It seems poetic that the New England Patriots will face the Baltimore Ravens in Foxborough for the right to represent the AFC in the Super Bowl. Back in 2009, Ray Rice took the first snap of their AFC wild-card matchup 83 yards untouched up the middle and Baltimore never looked back. The Ravens handled the Patriots easily, a 33-14 Baltimore win that gave New England their first home playoff loss since 1978. The Patriots earned a small measure of redemption with a 23-20 win in Week 6 of last year, but their real chance to even the score comes Sunday. It should be a fascinating matchup, particularly when New England has the ball, as no team rattles Tom Brady like the Ravens. Here are some statistical areas to watch for on Sunday:
*Even though the Ravens are 1-2 in their past three meetings against the Patriots, they have slowed Tom Brady better than anyone else over the last three years. Brady is averaging 6.0 yards per attempt against Baltimore since 2009, his lowest mark against any NFL team. Most of Baltimore’s success stems from its ability to mix pressures. Over the last three years, Baltimore has blitzed the Patriots more often than any other NFL team has, sending extra pressure on 44.0 percent of dropbacks. On third down, that number jumps to 68.4 percent, well above the next-closest team (Redskins, 57.1 percent). Baltimore’s third-down pressure packages will play a crucial role Sunday.
*Stopping Ray Rice has been a common talking point this week, and rightfully so. Rice is the only player in the league with 90 rushes and 75 receptions this season. He accounts for a higher percentage of his team’s offense than any player except Maurice Jones-Drew, totaling 47.5 percent of his team’s touches and 36.8 percent of Baltimore’s yards from scrimmage. Although he is by no means a bruising back (Rice ranks 45th out of 56 qualified rushers with 1.7 yards after contact per rush), Rice’s explosive capabilities have been helped by fullback Vonta Leach this season. Rice has league highs with 1,122 rushing yards and eight rushes of at least 20 yards with at least two players in the backfield, all of which have come with Leach as a lead blocker. Though not a powerful back, Leach makes the Ravens an effective power running team. 88.5 percent of Rice’s rushes this year have come between the tackles.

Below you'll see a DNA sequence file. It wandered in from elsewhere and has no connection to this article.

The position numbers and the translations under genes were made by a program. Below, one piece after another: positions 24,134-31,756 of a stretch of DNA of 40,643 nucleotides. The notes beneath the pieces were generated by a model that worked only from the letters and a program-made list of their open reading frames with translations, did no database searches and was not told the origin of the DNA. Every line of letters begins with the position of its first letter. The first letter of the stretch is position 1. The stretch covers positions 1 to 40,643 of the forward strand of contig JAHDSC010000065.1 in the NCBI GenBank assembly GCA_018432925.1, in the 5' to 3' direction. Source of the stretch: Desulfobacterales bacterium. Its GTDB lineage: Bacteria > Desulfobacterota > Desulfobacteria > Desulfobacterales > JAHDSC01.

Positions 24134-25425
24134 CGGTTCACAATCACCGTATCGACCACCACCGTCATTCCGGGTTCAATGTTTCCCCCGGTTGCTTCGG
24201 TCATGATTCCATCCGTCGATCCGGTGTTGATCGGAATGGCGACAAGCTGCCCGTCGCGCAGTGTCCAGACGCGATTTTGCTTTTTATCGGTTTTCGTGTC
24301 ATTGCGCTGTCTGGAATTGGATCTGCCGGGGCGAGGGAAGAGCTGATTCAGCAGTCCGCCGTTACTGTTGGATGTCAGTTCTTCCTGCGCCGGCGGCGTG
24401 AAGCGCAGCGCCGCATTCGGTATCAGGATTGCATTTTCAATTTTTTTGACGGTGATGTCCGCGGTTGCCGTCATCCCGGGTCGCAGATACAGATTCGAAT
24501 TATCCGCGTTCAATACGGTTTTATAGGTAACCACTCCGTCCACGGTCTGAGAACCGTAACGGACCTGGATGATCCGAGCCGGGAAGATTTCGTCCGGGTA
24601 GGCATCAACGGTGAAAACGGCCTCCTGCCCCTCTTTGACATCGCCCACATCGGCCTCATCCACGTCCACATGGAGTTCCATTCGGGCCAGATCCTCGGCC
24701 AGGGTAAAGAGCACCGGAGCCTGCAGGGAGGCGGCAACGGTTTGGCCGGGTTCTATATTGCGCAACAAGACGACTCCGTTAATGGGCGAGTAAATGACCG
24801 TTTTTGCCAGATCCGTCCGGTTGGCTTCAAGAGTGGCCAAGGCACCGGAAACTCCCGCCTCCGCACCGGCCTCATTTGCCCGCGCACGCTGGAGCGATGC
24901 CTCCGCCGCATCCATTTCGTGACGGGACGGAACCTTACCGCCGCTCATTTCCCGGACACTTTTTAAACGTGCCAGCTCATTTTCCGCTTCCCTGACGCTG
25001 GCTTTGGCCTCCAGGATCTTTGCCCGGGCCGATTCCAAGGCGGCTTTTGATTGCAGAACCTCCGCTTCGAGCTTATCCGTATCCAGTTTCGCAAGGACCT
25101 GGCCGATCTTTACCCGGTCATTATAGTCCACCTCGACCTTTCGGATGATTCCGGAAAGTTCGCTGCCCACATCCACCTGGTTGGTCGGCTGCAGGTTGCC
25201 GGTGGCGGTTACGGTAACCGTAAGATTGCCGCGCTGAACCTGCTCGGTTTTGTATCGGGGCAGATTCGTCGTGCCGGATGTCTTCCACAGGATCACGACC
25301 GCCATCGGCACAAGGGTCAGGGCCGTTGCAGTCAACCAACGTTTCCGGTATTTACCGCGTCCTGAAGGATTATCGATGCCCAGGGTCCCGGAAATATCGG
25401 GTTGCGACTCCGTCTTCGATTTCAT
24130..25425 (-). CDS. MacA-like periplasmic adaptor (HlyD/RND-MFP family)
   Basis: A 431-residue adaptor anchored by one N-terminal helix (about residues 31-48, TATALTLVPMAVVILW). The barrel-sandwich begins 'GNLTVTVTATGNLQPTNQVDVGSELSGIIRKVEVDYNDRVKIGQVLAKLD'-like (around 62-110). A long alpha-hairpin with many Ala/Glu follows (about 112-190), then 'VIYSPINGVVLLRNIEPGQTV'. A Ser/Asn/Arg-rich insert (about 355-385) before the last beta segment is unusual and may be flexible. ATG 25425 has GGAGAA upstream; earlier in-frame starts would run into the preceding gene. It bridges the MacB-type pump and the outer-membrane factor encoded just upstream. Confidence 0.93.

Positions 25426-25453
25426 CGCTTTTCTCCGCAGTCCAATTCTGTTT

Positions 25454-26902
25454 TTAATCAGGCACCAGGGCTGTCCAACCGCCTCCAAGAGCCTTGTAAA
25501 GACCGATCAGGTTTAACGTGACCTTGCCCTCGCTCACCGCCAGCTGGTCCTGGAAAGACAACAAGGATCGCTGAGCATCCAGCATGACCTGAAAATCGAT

*The chess match between Tom Brady and Ed Reed downfield is always interesting to watch. Brady and Bill Belichick have consistently expressed their admiration for Reed, and his effect on an opponent's vertical passing game is palpable. Since 2009, four of Tom Brady’s 15 interceptions on throws at least 15 yards downfield have come against the Ravens. Brady has averaged a pick every 5.8 attempts more than 15 yards downfield against the Ravens, and hasn’t thrown a touchdown. Reed’s presence affects opponents’ passing games especially over the middle, an area that promises to be tightly contested ground Sunday.